It is unclear whether the majors that Fredonia emphasizes affect the student body's competitiveness and their average salary. According to one study by Wake Forest economist Kevin Rask, two of the majors that Fredonia emphasizes (education and music) are fields that give out some of the highest grades. In contrast, chemistry, math, and economics, give out the lowest. This pattern can be seen on Fredonia's campus. In 2010, the two education departments at Fredonia gave out A's or A-'s to 55 percent and 76 percent of its students. Music gave these grades to 58 percent of its students. In general, the majors with some of the lowest grades seem to have students with the highest IQs (see blogger Steve Sailer's estimates of actual college majors using GRE scores). I should disclose that I also give out lots of A's.
Let me state the obvious here: there are many music and education students and professors who are incredibly smart and talented and significantly better thinkers and people than most other people (including one overly opinionated philosophy professor).
Consider drug and alcohol use. On The Daily Beast's ranking of druggiest colleges, Fredonia was ranked 10th nationwide. I doubt that the rankings were scientific and don't know what produced Fredonia's impressive ranking. Given this, I doubt drugs affected Fredonia's numbers. On a side note, because drug use like alcohol use is often harmless fun, I don't think this is something to worry about.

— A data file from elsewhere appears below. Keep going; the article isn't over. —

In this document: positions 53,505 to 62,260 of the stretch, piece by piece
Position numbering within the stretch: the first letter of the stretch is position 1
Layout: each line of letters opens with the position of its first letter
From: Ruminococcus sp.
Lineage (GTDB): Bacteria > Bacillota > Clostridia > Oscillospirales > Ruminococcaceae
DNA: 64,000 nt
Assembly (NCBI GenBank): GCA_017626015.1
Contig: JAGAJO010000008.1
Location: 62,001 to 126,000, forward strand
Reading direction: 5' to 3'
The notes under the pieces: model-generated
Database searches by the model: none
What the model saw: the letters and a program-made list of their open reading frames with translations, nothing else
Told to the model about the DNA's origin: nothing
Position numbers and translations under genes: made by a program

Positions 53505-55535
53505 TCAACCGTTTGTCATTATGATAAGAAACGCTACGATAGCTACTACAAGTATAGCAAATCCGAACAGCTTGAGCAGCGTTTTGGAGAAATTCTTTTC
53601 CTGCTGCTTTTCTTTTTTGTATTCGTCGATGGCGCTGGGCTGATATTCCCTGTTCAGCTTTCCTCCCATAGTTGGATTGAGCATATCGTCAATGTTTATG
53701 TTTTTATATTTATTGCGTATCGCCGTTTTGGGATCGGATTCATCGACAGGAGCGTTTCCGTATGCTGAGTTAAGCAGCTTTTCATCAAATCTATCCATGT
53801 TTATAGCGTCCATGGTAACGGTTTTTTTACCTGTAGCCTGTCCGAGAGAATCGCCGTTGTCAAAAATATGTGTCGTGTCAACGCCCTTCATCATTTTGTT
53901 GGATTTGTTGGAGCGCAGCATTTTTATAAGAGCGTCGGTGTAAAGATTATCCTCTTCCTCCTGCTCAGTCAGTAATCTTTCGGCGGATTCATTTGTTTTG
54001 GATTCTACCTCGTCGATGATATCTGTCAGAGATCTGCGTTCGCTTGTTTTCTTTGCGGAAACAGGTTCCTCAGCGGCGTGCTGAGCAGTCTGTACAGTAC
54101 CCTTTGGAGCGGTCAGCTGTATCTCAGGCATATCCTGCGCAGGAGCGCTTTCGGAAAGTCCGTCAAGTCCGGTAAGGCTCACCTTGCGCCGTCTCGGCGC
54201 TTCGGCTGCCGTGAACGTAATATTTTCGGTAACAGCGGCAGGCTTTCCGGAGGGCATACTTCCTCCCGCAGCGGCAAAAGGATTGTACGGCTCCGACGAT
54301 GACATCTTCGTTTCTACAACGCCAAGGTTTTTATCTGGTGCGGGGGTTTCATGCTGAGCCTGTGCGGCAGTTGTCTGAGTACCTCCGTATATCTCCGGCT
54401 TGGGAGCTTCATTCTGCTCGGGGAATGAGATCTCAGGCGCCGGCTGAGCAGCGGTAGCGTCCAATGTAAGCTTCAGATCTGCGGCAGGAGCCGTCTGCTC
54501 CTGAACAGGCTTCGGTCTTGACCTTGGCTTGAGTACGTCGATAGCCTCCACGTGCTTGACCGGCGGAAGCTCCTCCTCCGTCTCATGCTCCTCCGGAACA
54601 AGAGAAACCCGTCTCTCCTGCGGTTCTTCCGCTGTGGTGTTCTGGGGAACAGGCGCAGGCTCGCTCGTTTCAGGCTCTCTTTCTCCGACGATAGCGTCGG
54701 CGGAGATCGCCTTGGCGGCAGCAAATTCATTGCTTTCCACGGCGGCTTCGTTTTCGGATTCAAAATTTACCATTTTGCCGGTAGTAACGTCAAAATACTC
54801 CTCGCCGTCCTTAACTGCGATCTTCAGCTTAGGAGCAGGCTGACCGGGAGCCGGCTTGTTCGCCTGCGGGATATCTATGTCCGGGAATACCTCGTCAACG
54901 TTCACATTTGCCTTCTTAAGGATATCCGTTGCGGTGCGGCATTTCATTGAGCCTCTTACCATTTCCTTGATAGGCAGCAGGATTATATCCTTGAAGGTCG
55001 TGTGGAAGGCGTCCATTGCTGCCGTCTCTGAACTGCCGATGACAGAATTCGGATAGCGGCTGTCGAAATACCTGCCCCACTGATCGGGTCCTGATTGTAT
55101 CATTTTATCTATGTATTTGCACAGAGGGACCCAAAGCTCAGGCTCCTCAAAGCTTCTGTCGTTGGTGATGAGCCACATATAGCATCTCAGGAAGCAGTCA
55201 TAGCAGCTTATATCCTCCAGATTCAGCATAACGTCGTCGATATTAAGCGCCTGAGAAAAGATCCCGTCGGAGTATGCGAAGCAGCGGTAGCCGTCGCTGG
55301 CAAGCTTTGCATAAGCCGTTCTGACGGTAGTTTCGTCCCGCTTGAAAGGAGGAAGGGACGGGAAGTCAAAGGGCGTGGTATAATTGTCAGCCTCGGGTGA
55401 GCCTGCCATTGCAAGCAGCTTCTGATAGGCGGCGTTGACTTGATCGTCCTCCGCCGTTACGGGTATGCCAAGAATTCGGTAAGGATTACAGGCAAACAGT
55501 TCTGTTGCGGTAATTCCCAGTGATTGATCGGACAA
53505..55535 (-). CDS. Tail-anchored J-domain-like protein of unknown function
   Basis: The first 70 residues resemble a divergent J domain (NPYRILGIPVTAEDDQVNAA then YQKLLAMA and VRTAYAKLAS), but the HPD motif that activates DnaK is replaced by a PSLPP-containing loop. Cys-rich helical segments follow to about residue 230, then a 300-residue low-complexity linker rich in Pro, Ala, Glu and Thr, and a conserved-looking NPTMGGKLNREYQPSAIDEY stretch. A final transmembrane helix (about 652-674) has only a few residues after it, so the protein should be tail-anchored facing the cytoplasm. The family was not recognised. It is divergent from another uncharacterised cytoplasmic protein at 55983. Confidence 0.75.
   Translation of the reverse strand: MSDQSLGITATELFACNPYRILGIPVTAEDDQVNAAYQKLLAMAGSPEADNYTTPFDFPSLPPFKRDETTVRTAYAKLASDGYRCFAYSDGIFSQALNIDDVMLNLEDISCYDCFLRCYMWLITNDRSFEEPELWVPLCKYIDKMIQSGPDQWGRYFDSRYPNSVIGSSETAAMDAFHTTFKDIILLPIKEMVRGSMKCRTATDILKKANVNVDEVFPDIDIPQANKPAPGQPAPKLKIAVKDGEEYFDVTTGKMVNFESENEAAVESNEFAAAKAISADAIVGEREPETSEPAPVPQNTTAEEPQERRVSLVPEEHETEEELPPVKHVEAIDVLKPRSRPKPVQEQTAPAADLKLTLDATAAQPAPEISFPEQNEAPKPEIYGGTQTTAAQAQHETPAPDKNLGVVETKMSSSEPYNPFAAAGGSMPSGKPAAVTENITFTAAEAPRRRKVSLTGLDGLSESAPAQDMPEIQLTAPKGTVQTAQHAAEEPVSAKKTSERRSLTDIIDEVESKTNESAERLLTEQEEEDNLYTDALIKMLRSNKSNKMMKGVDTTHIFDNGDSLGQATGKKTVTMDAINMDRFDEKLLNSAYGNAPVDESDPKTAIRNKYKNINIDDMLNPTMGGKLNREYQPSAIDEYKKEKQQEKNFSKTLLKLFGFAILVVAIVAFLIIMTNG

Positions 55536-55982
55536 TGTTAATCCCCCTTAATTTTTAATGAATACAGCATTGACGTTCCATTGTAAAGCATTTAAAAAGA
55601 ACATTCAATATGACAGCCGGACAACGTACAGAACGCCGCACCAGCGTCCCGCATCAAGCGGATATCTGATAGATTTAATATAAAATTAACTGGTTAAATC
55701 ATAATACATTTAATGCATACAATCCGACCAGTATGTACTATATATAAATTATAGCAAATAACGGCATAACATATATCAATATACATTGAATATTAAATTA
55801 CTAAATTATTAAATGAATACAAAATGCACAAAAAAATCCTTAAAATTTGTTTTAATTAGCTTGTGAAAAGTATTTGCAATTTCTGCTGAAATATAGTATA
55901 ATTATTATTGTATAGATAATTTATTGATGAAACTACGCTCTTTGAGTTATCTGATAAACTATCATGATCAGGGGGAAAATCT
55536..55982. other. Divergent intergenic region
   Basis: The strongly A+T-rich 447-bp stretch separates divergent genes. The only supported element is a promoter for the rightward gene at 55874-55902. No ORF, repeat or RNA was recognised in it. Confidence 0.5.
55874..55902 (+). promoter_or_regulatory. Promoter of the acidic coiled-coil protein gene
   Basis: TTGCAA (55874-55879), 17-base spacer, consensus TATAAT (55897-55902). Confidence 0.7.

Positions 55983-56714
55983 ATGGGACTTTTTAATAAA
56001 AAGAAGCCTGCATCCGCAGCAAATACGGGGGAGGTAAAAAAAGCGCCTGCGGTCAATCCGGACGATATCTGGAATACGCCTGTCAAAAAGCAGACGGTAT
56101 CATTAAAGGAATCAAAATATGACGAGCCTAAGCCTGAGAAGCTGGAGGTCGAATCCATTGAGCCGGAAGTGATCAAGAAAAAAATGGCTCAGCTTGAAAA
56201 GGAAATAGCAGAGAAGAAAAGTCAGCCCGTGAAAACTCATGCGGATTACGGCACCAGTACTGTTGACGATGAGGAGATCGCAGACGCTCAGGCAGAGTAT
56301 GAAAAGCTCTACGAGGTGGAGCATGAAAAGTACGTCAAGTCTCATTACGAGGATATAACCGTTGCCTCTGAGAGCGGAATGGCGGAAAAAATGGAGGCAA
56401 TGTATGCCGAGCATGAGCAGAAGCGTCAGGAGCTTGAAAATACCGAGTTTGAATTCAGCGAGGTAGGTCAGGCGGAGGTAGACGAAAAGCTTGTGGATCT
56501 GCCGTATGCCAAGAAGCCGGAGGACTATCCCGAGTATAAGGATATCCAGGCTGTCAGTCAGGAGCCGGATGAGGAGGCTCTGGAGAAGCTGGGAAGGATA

The academic performance of the minority student population at Fredonia is an area of concern. The undergraduate graduation rate for minority freshmen is low for four years (average rate: 28 percent, 1999-2005) and low for six years (average rate: 43 percent, 1999-2004). It is unclear if this is due to students dropping or transferring out. With a push to admit more minority students, this area warrants discussion. I'd also like to make two quick points. First, I doubt this area of concern affects the above numbers. Second, many of the minority students in my class are superb students and a pleasure to have in my classes.
The new president might consider trying to increase student competitiveness in a manner similar to what was done by Geneseo and New Paltz in the last few decades. SUNY Fredonia is a strong college with a lot to be proud of and its academic standards should reflect this.
Stephen Kershnar is a philosophy professor at Fredonia State University. Send comments to firstname.lastname@example.org